The Supreme Court today blocked a £3bn data protection claim against Google, ruling that the case against the tech giant is ‘doomed to fail’.

The UK’s highest court unanimously allowed Google’s appeal and held that damages for alleged breaches of section 13 of the Data Protection Act 1998 can be claimed only where the breach has caused ‘material damage or distress to the individual concerned’.

In Lloyd v Google, the Supreme Court was asked to overturn the Court of Appeal’s ruling that a consumer activist representing more than four million Apple iPhone users in England and Wales can serve proceedings on Google outside of the jurisdiction.

Richard Lloyd – a former director of Which?, who is backed by litigation funder Therium Litigation Funding – began proceedings in 2017 on behalf of all individuals who were affected by the so-called ‘Safari workaround’ between August 2011 and February 2012.

Google was alleged to have ‘illegally misused the data of millions of iPhone users’, through the ‘clandestine tracking and collation’ of information about internet usage on iPhones’ Safari browser, Lloyd’s legal team argued.

The High Court refused permission to serve proceedings out of the jurisdiction in 2018, but that decision was reversed by the Court of Appeal the following year – a ruling Google’s lawyers told the Supreme Court would ‘open the floodgates’ to mass data protection claims.

In today’s ruling, the Supreme Court held that ‘an individual is only entitled to compensation under section 13 [of the DPA 1998] where “damage” – or in some circumstances “distress” – is suffered’.

Lord Leggatt said the wording of s13 ‘cannot reasonably be interpreted as giving an individual a right to compensation without proof of material damage or distress whenever a data controller commits a non-trivial breach’.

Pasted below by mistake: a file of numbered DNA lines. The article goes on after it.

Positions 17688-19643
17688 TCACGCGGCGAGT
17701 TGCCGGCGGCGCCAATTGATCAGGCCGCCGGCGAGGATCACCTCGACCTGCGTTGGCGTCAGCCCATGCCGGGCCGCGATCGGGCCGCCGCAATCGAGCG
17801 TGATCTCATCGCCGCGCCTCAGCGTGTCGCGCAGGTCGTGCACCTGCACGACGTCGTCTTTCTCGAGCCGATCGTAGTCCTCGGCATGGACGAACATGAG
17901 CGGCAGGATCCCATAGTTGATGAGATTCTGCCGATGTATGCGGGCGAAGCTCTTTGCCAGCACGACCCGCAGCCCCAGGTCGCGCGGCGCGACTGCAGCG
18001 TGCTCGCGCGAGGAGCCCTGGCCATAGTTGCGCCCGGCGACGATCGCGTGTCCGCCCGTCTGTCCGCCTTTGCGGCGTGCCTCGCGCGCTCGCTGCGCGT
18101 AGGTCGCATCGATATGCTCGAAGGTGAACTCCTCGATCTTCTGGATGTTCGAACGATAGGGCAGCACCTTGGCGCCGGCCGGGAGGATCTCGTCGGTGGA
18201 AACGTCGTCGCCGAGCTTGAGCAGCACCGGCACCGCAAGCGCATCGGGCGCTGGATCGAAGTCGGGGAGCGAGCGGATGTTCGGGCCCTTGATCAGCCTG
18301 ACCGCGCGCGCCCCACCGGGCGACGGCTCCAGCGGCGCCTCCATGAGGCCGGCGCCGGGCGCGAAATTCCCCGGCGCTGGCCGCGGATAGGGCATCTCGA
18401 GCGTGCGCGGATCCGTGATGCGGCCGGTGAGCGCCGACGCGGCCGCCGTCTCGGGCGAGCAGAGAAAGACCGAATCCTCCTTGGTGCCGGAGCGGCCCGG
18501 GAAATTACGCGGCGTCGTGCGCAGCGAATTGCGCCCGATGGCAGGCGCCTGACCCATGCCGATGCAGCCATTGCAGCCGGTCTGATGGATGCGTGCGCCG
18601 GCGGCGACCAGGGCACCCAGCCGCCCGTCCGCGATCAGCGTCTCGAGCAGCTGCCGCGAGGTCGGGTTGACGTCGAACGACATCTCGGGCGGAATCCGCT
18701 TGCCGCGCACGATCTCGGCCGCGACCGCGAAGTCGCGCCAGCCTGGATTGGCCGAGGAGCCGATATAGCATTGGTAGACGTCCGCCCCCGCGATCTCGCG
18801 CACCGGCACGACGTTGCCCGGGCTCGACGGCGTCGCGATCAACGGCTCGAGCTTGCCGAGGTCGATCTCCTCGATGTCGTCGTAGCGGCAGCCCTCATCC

The judge said: ‘The claim has no real prospect of success … because, in the way the claim has been framed in order to try to bring it as a representative action, the claimant seeks damages under section 13 of the DPA 1998 for each individual member of the represented class without attempting to show that any wrongful use was made by Google of personal data relating to that individual or that the individual suffered any material damage or distress as a result of a breach of the requirement of the Act by Google.’

He added that ‘without proof of these matters, a claim for damages cannot succeed’.

Speaking to the Gazette outside the Supreme Court, Lloyd said the ruling has ‘set the bar extremely high’ for representative actions in data protection claims. ‘It’s clearly bitterly disappointing for British consumers who are having their data rights abused,’ he added. ‘It does look me effectively as if that is the end of this particular claim, but the court’s endorsement of the procedure that we have been trying to use, albeit with a very high bar, I’m sure will mean that other claims will still be able to come forward,’ Lloyd said.

His solicitor James Oldnall, managing partner at claimant firm Milberg, said the ruling could leave ‘particularly vulnerable cohorts’, such as children – on whose behalf a similar claim against TikTok is currently being brought – and ‘those people who aren’t necessarily familiar with the digital economy’ without a means of redress. ‘They are left without a remedy,’ he said.

He asked: ‘In relation to the GDPR itself, does that mean that it is a toothless remedy or toothless legislation if large quantities of consumers can have their data taken in breach of the legislation but cannot practically enforce their rights? Where are we left?’

Oldnall said the government had ‘the opportunity’ to introduce collective action procedures for data protection claims, but recently said that ‘we don’t need to in data because we’ve got Lloyd v Google’. He added: ‘Well, now we don’t so it’s really back to them to sort it out’.

Law Society Gazzette

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